Built in the first half of the 19th century, Patwon ki Haveli is a cluster of five havelis (mansions) in the heart of Jaisalmer. These havelis were built by one of the city’s prosperous merchant Guman Singh Patwa. The grandly constructed residences fell into disrepair as Guman Singh’s wealth dwindled, till they were taken over by the Archaeological Survey of India in 1974 and restored to their present condition. The main haveli known as Kothari’s Patwa Haveli has been turned into a museum famous for its architecture, interiors, and artefacts depicting the lifestyle and heritage of Jaisalmer’s merchants.
Apart from being a fine example of traditional Rajasthani Architecture, Patwon ki Haveli is also considered to be the first grand haveli commissioned in Jaisalmer. Constructed chiefly of yellow sandstone, the havelis rise up to multiple stories with latticed carvings and around sixty balconies or jharokhas. Each haveli consists of a courtyard surrounded by several rooms and arched doors and windows.
The Kothari’s Patwa Haveli museum displays living quarters and elaborate rooms with walls adorned with murals and mirror work. Portions of the residence such as the dining room, dressing room, and main sitting room have been displayed to give visitors an insight into the day to day functioning of the Patwa household. Musical instruments such as a Sitar, board games, a chessboard and other artefacts from the 19th century are displayed in the main sitting room area of the haveli. Large pots can be found on display in rooms which were previously used as kitchens. Apart from this, the museum also displays a collection of turbans. Visitors can also witness hidden safes used by Rajasthani merchants in the 19th century as there are several niches hidden behind paintings and murals in each haveli where precious items and money were hidden earlier. Due to their elevated height, the vast terraces of the haveli cluster give a panoramic view of Jaisalmer and overlook the royal fort.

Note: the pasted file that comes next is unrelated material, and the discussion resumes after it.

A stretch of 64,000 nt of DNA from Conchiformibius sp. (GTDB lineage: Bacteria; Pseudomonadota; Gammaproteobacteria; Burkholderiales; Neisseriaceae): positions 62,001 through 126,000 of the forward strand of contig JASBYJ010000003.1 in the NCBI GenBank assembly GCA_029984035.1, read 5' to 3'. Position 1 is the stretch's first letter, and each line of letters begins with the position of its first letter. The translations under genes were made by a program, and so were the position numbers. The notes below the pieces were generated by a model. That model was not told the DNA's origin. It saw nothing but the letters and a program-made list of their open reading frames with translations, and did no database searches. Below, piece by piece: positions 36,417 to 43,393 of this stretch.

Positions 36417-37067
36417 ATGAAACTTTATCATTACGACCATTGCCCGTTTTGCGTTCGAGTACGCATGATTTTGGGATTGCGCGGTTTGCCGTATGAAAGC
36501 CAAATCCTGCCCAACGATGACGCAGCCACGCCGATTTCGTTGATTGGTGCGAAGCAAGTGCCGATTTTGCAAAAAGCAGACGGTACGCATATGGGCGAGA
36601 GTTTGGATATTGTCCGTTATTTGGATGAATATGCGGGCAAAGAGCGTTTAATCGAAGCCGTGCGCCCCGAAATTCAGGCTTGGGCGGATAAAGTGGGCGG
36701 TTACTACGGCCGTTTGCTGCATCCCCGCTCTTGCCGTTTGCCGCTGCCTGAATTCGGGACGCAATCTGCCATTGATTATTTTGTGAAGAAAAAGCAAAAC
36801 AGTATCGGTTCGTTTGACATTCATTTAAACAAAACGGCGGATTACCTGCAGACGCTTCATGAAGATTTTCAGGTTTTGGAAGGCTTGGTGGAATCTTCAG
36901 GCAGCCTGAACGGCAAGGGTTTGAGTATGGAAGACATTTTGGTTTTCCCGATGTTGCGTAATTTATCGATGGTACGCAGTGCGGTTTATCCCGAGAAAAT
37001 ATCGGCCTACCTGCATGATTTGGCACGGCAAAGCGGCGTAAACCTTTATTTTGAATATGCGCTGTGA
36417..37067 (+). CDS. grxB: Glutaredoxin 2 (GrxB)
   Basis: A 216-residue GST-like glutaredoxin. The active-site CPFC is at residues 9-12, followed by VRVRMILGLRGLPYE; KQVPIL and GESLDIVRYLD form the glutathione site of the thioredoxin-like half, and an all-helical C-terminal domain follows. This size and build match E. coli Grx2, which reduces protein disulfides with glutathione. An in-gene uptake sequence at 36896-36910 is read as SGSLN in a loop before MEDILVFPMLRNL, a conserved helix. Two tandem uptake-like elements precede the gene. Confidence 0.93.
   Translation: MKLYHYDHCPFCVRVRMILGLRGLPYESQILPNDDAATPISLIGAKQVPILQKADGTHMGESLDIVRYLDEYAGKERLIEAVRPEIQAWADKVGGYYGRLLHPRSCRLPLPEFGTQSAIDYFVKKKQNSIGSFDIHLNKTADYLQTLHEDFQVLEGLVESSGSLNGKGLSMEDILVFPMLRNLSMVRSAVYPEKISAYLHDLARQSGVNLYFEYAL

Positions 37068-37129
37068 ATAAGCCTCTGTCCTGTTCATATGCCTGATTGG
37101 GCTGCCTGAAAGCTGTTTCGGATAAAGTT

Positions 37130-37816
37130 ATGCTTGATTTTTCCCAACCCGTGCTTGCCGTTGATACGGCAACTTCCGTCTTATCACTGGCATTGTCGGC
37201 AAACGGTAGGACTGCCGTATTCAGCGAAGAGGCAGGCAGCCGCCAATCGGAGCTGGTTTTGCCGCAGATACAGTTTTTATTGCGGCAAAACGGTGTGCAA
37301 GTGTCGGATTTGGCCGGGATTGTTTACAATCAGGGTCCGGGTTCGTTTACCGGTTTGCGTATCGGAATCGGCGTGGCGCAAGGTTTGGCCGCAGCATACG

This content has been created as part of a project partnered with Royal Rajasthan Foundation, the social impact arm of Rajasthan Royals, to document the cultural heritage of the state of Rajasthan.
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2. It was supposedly the second haveli to be commissioned in Rajasthan and the first haveli to be built in Jaisalmer. It was planned in 1805 and took 55 years to complete.
3. The museum attempts to recreate the contents of some of the haveli’s rooms and hence the dining area and dressing rooms have been furnished in 19th-century style.